One of the great modern action filmmaking teams is back at it, ably aided by the inimitable Mario Van Peebles.
Mexico. The present. Richard (Scott Adkins, Avengement) is a security consultant and single dad. He’s struggling to connect with his son Taylor (Matthew Garbacz), a young teenager chafing against school bullies and his dad’s well-meant but ineffectual advice. And then someone snipes Richard with a tranquilizer dart. When he wakes up, Taylor is gone, and Richard’s phone is ringing.
The voice on the other end of the line belongs to the amiable drug lord and stupendous cowboy hat owner Mzamo (Mario Van Peebles, Baadasssss!). He tells Richard two things. One: he has Richard’s son. Two: he knows that Richard wasn’t always Richard. Not so long ago, he was Nero – a legendary black ops assassin. If Nero wants to save Taylor, he’ll need to kill the men Mzamo needs dead. Determined to save his kid, Nero dons the body-cam-equipped bullet-proof vest and boards the weapon-stuffed bulletproof SUV Mzamo generously left for him. A long, bloody night awaits.
Seized’s story is a familiar one for action-heads. A badass with a mysterious past must resurrect their lethal skills to protect someone they love. Violence ensues. When told poorly, these stories are about as tasty as soggy, horseradish-flavored cardboard. When told well, they’re songs that weave a tremendous variety of thrills into a well-loved tune. And Seized, directed by Adkins’ longtime collaborator Isaac Florentine (Undisputed 3: Redemption, Ninja: Shadow of a Tear) tells its tale very, very well.
Where Jesse V. Johnson (Debt Collectors)’s collaborations with Adkins push his range as an actor, Florentine’s films with Adkins focus his performances on his abilities as a martial artist. Nero’s a likable character with a compelling motivation, and Adkins does good work with him. His story’s first and foremost a vehicle for Adkins to demonstrate that he’s one of the best action stars currently working. And oh, he demonstrates. He demonstrates marvelously.
Adkins, Florentine, fight coordinator Art Camacho (Banshee), and action director Travis Caverhill (Bill & Ted Face the Music) render Nero the most dangerous man alive. Whether he’s wielding firearms with deadly accuracy or taking on a gaggle of goons with naught but his fists, feet, and a convenient plate, almost nothing can stop Nero once he goes to work. Adkins is not playing a fighter – a la the Debt Collector films’ French or the Undisputed series’ Yuri Boyka – he’s playing a destroyer. His enthralling, brutal grace is without peer.
Nero’s mid-film attack on a slimy strip club owned by an even slimier crime lord (Rolando Gonzalez) is Seized’s highlight. Adkins tries to move in subtly. When that fails, he engages the crime lord’s security. He moves floor by floor, laying waste to all who’d try to stop him. Florentine and cinematographer Ivan Vastov (Boyka: Undisputed) capture the carnage in style. They zoom in to focus on the more elaborate moments of choreography, highlighting Adkins’ skill. They step back to take stock of the fighters in motion, highlighting Adkins’ power.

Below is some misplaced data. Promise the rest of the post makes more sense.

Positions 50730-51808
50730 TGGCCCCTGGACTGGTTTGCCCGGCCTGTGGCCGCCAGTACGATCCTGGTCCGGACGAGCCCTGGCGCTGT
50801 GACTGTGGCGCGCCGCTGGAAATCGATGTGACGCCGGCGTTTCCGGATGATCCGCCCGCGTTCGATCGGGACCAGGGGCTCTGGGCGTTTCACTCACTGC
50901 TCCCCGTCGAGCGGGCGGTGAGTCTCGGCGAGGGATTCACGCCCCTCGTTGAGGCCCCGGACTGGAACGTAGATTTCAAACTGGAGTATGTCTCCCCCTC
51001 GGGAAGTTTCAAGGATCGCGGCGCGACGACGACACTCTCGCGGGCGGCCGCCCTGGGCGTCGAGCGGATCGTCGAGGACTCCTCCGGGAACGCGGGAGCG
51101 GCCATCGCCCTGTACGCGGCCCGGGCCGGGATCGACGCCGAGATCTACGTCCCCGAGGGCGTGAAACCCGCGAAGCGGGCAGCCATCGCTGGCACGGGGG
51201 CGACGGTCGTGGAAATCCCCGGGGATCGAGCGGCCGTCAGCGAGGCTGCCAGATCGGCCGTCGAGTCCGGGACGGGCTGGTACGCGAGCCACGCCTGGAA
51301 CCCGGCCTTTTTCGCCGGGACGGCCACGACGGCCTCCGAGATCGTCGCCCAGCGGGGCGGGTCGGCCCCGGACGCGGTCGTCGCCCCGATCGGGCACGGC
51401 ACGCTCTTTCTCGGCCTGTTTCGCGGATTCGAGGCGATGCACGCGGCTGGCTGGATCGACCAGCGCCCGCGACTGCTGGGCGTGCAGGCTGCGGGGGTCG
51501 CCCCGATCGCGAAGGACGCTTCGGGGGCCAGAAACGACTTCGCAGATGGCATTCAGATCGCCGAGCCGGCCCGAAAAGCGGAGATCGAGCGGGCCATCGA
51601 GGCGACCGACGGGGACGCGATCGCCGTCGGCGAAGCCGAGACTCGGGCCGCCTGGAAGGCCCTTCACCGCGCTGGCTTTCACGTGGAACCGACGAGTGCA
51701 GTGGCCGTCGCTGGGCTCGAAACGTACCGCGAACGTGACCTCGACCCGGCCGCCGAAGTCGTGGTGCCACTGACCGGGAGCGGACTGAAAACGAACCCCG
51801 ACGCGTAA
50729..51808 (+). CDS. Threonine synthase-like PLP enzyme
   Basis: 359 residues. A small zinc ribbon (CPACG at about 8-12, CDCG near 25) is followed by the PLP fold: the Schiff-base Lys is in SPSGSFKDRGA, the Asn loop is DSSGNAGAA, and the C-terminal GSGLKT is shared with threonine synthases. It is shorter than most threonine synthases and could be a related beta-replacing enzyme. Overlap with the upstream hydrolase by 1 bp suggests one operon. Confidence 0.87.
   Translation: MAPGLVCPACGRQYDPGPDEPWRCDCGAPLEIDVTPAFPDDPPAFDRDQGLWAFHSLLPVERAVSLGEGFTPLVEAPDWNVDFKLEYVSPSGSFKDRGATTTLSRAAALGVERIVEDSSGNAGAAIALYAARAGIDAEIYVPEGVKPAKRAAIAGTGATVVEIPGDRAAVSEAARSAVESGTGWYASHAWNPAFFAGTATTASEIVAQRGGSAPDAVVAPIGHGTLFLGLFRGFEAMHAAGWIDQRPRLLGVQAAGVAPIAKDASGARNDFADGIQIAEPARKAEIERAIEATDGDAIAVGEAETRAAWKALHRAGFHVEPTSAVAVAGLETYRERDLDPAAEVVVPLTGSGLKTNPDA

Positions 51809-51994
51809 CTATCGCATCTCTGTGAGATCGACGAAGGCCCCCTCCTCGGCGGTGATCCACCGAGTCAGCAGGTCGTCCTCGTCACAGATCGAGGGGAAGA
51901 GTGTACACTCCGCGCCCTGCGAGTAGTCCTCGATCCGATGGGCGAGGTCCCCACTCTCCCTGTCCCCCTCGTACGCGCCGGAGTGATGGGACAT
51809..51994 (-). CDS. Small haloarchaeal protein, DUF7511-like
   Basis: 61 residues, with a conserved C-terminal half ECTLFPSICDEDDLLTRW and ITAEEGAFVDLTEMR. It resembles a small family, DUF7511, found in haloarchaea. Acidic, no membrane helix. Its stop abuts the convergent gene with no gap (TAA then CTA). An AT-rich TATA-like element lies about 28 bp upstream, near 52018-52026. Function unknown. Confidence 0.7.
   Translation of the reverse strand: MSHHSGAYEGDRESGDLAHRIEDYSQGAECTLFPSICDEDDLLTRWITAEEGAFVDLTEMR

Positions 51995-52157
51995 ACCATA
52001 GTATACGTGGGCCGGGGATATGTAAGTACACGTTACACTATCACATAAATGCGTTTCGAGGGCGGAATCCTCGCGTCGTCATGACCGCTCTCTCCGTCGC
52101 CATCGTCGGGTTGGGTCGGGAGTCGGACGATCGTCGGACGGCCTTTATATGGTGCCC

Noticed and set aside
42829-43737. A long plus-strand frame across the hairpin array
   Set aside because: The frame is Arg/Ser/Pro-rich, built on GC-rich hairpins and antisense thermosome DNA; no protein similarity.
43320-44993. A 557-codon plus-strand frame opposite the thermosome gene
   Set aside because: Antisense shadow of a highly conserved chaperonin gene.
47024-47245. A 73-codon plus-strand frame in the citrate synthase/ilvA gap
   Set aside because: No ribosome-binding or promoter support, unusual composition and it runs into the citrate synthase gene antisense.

Adkins’ action work in Seized is thoroughly exciting to watch, both in-universe and out. The body cam Mzamo insists Nero wear gives the crime lord a first-person view of the havoc being wreaked. And he’s loving it. Van Peebles delights as Mzamo, whether he’s coolly laying out Nero’s mission or literally munching on popcorn while the killer plies his trade. It’s a buoyant, energetic performance that never fails to light up the screen.
[Adkins’] enthralling, brutal grace is without peer.
It’s thanks to Van Peebles that Seized offers pleasures in addition to Adkins’ beautiful pummeling. Mzamo’s a ruthless drug lord. But that’s not the whole of who he is. He’s disappointed by the total amorality of the rivals he sends Nero after, and by the dull, callous ruthlessness of his own allies. He’s fond of twisting Trumpian rhetoric back on those who tacitly endorse it for their own gain.
And while Mzamo has no illusions about his own morality, he’d like to see something good come from the money he’s made. Van Peebles gives him depth and makes him compelling, both when he’s reveling in Nero’s mayhem and when he’s ruminating on the future with his partner Alanza (Karlee Perez, Lucha Underground). And, when the time comes, he throws down pretty damn well too.
Seized sees Adkins doing best-in-class work as a fighter and reliably good work as an actor. Florentine and his collaborators craft enjoyable varied set pieces for Adkins and skillfully capture him in action. Van Peebles does awesome work with Mzamo, and his hat really is stupendous. It’s a quick, clean blast of a movie. For Adkins fans and action lovers, it’s essential viewing.
Seized is currently available on demand.
- “Seized” reunites Scott Adkins and Isaac Florentine to phenomenal effect - October 17, 2020
- “The Quick and the Dead” is fast on the draw & a ton of fun - October 16, 2020
- Abel Ferrara makes a case for theaters in “The Projectionist” - October 2, 2020